Rauner's Medicaid overhaul: Who bid, and who backed out
Family Health Network is notably absent from a group of insurers that have bid on a lucrative contract for a major Illinois Medicaid initiative.
Now the fate of the Chicago-based health plan, known as FHN, is unclear. Medicaid revenue makes up the bulk of FHN's total revenue, which was nearly $600 million at the end of 2015. In April, the board chairman said he feared the Rauner administration was locking the nonprofit out of a new contract and, if so, the plan likely would dissolve. A group of state lawmakers has been racing to save it.
FHN has more than 200,000 members. Five hospitals that are anchors of their impoverished neighborhoods founded the plan 22 years ago and count on it to generate much-needed revenue. A spokeswoman for FHN did not immediately comment.
Yesterday was the deadline for insurers to submit bids for contracts to participate in Gov. Bruce Rauner's overhauled Medicaid managed care program.
The following insurers submitted bids, according to the Illinois Comptroller's office:
Blue Cross & Blue Shield of Illinois
Cook County Health & Hospitals System
Harmony Health Plan
Trusted Health Plan
Insurers that now have managed care contracts with the state, but did not submit bids, include FHN and its subsidiary Community Care Alliance of Illinois, and national insurers Cigna and Humana.
The health plans are vying for a piece of an estimated $9 billion in contracts a year, over four years. The Rauner administration plans to award just up to and seven bids.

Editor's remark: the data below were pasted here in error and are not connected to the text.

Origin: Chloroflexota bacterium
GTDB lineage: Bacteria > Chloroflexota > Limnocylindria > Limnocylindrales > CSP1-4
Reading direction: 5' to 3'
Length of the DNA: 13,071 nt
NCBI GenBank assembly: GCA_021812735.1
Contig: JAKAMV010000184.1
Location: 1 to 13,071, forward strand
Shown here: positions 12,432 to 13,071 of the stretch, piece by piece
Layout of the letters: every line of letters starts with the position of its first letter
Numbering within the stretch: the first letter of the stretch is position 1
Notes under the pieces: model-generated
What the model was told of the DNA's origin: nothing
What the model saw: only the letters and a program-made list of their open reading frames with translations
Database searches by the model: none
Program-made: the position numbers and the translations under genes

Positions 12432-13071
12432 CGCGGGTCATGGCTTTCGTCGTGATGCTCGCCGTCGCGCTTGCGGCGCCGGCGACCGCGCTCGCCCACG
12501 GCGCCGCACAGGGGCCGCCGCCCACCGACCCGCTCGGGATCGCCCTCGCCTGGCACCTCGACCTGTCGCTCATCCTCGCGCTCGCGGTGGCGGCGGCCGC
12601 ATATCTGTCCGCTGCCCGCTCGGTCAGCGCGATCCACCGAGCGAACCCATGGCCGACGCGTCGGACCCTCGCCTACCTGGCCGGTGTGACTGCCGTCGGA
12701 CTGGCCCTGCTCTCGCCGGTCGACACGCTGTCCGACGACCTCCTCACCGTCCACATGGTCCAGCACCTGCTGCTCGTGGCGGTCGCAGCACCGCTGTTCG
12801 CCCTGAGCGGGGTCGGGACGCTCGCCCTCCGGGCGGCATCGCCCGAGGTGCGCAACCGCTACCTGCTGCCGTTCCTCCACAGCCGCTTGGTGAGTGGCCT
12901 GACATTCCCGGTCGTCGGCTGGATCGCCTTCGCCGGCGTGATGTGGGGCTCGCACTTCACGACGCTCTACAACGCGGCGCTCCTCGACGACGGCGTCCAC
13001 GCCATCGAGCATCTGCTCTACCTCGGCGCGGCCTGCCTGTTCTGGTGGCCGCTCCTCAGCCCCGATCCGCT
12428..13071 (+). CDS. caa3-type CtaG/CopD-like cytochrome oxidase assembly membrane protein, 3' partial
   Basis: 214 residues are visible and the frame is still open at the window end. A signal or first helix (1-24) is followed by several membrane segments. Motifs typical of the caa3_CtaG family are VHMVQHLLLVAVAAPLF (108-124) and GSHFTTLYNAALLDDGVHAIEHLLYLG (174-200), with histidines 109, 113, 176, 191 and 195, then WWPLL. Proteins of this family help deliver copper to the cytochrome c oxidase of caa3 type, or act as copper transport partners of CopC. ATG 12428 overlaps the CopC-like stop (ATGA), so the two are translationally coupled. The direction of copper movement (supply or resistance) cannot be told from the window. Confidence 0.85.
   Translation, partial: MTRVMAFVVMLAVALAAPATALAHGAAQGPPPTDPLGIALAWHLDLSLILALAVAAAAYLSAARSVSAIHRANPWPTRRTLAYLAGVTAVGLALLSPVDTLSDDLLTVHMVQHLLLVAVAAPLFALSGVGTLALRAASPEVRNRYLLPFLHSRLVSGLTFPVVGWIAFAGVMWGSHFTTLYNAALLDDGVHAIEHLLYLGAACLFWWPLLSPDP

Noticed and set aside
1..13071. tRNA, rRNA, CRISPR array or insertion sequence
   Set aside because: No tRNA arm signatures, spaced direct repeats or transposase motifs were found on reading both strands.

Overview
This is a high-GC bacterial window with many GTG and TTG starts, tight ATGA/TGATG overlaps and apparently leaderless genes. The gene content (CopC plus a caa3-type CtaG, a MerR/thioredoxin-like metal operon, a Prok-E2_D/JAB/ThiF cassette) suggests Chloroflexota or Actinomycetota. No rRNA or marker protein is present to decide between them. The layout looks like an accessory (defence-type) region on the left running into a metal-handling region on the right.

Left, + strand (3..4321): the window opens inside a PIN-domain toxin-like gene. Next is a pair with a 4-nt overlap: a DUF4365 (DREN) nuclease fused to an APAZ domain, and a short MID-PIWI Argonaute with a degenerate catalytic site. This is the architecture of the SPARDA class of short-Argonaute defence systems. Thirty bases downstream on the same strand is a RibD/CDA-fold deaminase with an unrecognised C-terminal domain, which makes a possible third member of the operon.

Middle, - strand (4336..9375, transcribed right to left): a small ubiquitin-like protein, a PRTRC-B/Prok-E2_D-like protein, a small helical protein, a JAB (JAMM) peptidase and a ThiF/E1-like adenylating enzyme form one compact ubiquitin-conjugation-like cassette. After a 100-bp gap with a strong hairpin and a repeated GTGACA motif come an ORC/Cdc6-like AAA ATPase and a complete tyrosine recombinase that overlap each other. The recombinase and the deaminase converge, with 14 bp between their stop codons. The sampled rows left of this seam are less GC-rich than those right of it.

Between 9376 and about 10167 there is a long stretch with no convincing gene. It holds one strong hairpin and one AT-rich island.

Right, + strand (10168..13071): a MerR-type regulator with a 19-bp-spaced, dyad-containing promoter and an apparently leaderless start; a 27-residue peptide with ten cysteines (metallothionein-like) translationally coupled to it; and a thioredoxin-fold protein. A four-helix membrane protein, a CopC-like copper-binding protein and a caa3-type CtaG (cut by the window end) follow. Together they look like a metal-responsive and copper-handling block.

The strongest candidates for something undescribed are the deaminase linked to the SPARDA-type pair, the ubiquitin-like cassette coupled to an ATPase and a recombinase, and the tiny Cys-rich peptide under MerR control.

Rauner announced in February that he was rebooting managed care to squeeze out more savings as the state moves more of its Medicaid recipients into the program. The intent of managed care is surround patients with doctors, social workers and others who closely monitor and coordinate their treatment with the goal of lowering medical costs.
About 2 million, or 65% of the state's Medicaid enrollees, are in managed care so far. Rauner wants to grow the program.
Rauner's reboot has caused high anxiety in the health care industry, which, like vendors statewide, is eager to get paid in a state without a budget for nearly two years.
Illinois Comptroller Susana Mendoza is among lawmakers and other critics cautioning Rauner to slow down his revamp. The new managed care contracts are expected to be awarded next month and begin on Jan. 1, leaving the winning bidders a short time frame to get ready—that is, expand their contracts with doctors and hospitals statewide.
FHN won't be one of them. Illinois Sen. Omar Aquino, whose legislative districts includes two of the five hospitals or health systems that co-own the insurer, said lawmakers are still considering options to try to help FHN survive. He said the insurer has about 500 employees.
"I want to try to protect them at all costs," he said of FHN's co-owners.
"Rauner's Medicaid overhaul: Who bid, and who backed out" originally appeared in Crain's Chicago Business.
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